Monday, April 18, 2022
Partner Freeze-Outs are Fascinating!
On Friday, I have the honor and pleasure of presenting a continuing legal education session for the Tennessee Bar Association with Dean Matt Lyon from the LMU Duncan School of Law. Our topic? Partner freeze-outs--situations in which a co-venturer in a business recognized as a partnership is excluded from the business by their fellow co-venturers. This exclusion often occurs through or involves the formation of a limited liability entity, typically a corporation or limited liability company, to conduct the operations of the business going forward. That new business entity does not include one of the initial co-venturers. We have titled our session "No Partner Left Behind:Organizing a Limited Liability Entity for a Pre-existing Business Venture."
I truly enjoy the judicial opinions in this area. You probably know some of them. Holmes v. Lerner may be one of the better known cases in this space. But there are others. Some of the claims in these cases, like the claims in Holmes v. Lerner, stem from co-venturers involved in a de facto partnership--a venture recognized under statutory law as a partnership for which there is no express written acknowledgment of partnership. Entrepreneurs beware!
The partnership freeze-out genre of judicial opinions is related to the old chestnut Meinhard v. Salmon, a partnership opportunity case relating to the exclusion of a "coadventurer" from a subsequent leasehold for the property that had been the subject of the co-venturers original joint venture. These judicial opinions also can be connected to the more recent, interesting, and aberrant Energy Transfer Partners, L.P. v. Enter. Prod. Partners, L.P., in which the court finds that “[a]n agreement not to be partners unless certain conditions are met will ordinarily be conclusive on the issue of partnership formation as between the parties,” foreclosing an argument made by one of the parties to the agreement that a partnership was nonetheless formed by conduct under the statutory definition.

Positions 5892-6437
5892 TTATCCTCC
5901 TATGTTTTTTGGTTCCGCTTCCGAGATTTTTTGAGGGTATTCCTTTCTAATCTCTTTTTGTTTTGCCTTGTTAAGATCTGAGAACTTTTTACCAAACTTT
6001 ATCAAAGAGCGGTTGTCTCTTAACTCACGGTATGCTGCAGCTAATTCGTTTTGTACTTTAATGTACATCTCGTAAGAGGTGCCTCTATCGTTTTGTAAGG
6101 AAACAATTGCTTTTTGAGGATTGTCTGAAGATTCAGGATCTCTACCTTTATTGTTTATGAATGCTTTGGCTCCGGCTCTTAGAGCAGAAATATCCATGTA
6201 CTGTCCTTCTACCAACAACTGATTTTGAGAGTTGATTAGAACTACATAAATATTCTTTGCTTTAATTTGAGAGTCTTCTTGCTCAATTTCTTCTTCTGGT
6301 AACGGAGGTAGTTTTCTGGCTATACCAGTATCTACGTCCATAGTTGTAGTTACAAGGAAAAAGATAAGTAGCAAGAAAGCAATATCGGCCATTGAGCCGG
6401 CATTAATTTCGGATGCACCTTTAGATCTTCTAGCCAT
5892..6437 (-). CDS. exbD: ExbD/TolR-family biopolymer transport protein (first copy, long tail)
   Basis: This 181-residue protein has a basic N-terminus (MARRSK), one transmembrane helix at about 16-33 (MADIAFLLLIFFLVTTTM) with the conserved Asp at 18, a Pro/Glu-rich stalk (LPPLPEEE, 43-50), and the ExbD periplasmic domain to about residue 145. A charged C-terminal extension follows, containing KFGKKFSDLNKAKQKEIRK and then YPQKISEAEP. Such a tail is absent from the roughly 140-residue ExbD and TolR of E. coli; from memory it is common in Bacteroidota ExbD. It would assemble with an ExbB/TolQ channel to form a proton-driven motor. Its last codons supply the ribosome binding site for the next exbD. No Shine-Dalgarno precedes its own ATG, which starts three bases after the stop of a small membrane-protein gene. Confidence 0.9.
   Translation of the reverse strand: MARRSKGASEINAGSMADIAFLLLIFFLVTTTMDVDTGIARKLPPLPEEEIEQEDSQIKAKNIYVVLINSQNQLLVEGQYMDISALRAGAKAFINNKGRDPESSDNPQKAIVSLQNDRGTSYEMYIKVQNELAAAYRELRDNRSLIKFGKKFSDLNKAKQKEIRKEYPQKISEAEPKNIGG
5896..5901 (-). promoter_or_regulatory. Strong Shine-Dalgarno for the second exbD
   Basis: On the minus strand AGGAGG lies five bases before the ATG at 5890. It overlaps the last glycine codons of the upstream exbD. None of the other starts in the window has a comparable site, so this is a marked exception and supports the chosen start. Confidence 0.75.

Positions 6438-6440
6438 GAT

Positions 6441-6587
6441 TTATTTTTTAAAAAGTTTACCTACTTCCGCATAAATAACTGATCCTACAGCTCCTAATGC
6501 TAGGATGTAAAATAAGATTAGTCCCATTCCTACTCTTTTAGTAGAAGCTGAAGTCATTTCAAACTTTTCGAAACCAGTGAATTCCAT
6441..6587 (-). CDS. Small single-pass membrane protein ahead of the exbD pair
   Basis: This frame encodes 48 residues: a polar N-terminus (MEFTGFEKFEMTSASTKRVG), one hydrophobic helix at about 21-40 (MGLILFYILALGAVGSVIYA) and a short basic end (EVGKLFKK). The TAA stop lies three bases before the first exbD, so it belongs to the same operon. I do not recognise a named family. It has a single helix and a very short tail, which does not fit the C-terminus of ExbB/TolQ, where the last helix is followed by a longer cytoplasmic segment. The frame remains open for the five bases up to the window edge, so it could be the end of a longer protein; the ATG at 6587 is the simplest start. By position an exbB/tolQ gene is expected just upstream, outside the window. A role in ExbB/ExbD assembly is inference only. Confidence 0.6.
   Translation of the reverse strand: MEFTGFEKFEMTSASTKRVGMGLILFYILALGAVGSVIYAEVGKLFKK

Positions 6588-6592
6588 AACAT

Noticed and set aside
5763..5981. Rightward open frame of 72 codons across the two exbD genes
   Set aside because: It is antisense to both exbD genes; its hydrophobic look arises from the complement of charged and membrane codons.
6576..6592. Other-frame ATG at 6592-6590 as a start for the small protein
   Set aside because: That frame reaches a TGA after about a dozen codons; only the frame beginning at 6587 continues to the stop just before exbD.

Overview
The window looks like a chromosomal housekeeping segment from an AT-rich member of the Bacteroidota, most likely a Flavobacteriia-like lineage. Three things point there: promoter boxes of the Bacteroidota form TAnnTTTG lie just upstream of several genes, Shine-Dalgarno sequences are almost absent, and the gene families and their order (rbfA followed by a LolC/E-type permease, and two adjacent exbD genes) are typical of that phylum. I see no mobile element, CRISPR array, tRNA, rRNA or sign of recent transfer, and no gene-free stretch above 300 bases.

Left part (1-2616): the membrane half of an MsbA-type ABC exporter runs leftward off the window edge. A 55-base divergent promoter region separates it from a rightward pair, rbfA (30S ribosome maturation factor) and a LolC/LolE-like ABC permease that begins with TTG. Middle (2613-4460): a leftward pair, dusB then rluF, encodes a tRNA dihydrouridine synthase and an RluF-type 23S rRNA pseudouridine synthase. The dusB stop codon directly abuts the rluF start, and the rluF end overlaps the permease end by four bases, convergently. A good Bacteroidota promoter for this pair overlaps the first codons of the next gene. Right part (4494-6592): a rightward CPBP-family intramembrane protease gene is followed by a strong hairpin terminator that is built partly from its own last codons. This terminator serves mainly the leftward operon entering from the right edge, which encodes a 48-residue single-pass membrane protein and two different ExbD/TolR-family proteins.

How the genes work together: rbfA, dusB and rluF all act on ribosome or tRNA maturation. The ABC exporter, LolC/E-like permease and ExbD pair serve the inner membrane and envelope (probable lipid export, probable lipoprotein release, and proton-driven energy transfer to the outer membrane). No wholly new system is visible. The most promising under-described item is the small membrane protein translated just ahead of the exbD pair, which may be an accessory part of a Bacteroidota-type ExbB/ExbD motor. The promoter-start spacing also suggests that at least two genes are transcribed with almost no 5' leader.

It turns out that Matt and I are not the only folks intrigued by these cases. Twenty-three years ago, Frank Gevurtz wrote a nifty article on partner freeze-outs: Franklin A. Gevurtz, Preventing Partnership Freeze-Outs, 40 MERCER L. REV. 535 (1989). Ultimately, Frank focuses in on planning and drafting ideas as a means of avoiding litigation in this area. Like Frank, Matt and I offer lawyering points emanating from what we learned in reviewing judicial opinions of this kind. Of course, these law practice points require that co-venturers be aware of the creation of a partnership in the first place. These cases certainly make for animated discussions in entrepreneurship and other small business settings and are especially great fodder for discussion in a business associations law course.
I very much look forward to the event and the topic. A deep topic but often overlooked.
Posted by: Tom N. | Apr 20, 2022 11:25:07 PM